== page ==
EYEWITNESS LOCAL NEWSLETTER GRADING SYSTEM
from Eyewitness News Online
Letter Grading System For Restaurants Still Up In The Air
Reported by: Leslie Rubin
Videographer: Leslie Rubin
Web Producer: Leslie Rubin
Reported: Jan. 9, 2012 10:51 PM EST
Updated: Jan. 10, 2012 1:32 AM EST
Charleston , Kanawha County , West Virginia
The debate continues in Kanawha County over the current way restaurants are being inspected.
The Kanawha Charleston Health Department has the same inspection report posting policy that it has since 2006. Some say it has major room for improvement, with the main goal being your family's health when eating out.
Literally putting the writing on the wall, that's what Kanawha County Commission President Kent Carper is hoping the health board will decide to do.
"ABC is as simple as ABC," Carper says.
Carper has asked the board to implement a letter grading system for the county's restaurants, starting with "A" and ending with CLOSED.
"350,000 people get food poisoning a year in the United States. 5,000 people die from food poisoning," says Carper. It's a statistic the health board doesn't take lightly, and it's considering making changes to the way inspection results are posted. Some argue they're tough to find, and read when entering restaurants. Making the public seemingly unaware of what lurks behind the kitchen door.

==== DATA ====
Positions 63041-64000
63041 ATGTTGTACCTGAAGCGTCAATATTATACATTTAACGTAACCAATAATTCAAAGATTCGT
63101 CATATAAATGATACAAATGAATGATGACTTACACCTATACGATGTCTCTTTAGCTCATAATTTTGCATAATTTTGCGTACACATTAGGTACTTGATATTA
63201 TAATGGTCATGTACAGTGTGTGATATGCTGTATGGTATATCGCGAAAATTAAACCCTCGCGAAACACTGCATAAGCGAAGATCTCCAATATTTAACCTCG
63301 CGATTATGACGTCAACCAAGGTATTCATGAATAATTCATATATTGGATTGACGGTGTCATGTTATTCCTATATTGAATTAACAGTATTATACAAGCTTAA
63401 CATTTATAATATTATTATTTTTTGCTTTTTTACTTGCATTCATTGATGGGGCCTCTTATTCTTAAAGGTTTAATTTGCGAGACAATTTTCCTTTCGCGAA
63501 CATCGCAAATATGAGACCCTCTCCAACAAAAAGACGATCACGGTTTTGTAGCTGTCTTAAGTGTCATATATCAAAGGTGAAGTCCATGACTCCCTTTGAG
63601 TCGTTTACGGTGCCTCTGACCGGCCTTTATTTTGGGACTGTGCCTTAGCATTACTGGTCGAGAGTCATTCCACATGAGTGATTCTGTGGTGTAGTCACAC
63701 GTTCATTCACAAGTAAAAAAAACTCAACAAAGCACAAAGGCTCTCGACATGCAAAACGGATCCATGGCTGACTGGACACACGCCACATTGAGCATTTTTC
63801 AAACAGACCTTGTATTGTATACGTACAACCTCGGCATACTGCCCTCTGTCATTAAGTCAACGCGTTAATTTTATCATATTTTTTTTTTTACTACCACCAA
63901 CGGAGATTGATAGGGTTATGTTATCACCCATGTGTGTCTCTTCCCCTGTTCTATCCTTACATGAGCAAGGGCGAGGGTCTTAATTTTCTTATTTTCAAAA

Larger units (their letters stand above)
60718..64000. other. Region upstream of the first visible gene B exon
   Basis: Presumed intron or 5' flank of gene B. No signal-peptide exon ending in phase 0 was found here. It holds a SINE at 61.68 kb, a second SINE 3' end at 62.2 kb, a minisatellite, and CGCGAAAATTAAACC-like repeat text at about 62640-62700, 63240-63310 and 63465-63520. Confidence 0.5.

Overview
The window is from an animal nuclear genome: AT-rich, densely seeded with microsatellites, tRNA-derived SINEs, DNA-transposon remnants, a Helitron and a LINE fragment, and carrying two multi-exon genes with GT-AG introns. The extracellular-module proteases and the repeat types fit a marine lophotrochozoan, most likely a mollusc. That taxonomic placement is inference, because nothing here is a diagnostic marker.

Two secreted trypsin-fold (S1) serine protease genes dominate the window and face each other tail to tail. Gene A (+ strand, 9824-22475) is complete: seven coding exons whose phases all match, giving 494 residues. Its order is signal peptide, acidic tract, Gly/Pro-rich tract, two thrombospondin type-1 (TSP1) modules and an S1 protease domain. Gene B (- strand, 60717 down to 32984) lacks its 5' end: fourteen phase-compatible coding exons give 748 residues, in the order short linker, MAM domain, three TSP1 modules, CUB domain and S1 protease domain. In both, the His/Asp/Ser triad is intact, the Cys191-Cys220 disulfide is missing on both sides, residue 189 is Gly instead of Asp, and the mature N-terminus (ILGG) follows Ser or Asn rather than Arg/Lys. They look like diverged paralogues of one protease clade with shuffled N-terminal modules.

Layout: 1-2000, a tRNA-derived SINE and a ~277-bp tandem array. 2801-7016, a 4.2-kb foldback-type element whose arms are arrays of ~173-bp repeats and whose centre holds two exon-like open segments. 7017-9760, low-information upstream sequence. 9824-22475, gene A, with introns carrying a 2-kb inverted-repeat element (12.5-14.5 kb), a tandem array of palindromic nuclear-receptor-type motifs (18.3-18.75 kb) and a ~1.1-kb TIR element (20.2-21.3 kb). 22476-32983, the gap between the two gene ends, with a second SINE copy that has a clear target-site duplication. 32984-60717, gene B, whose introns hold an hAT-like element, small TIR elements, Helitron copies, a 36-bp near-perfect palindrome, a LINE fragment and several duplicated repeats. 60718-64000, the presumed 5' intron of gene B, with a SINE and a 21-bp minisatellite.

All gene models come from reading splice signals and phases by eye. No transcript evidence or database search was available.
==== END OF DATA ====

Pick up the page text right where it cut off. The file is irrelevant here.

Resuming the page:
"Generally when you're going to a restaurant, you're going to relax and have an interesting evening. You're not going to be a detective," says Kanawha County Engineer John Luoni. He serves on the committee, representing the county commission.
The board formed the subcommittee that met for the first time on Monday to decide if the letter grading system would work in the county.
"If the committee feels we need to do something better, all of it better, parts of it better...that's good," says Dr. Rahul Gupta.
But the change wouldn't come without disadvantages.
"If it's costing a significant amount, someone would have to be bearing that burden. Whether it's the taxpayers or the local businesses, that's something we also have to keep in mind," explains Dr. Gupta.
Carper says the system has worked well in places like New York, and North and South Carolina. Orange County California says it cost a little more than half of a million dollars the first year the system was in place. Reports suggests it makes a positive change in sanitary conditions.
"The scientific studies that I have seen have found a direct correlation to a decrease in food born illnesses," says Luoni.
"If you can't abide by the rules that the Health Board lays down, then, you know, it should be right out there for everybody to see," says Charleston resident Michael Shaffer.
The subcommittee will meet again in a few weeks.
Luoni says he hopes they can make a decision by March.
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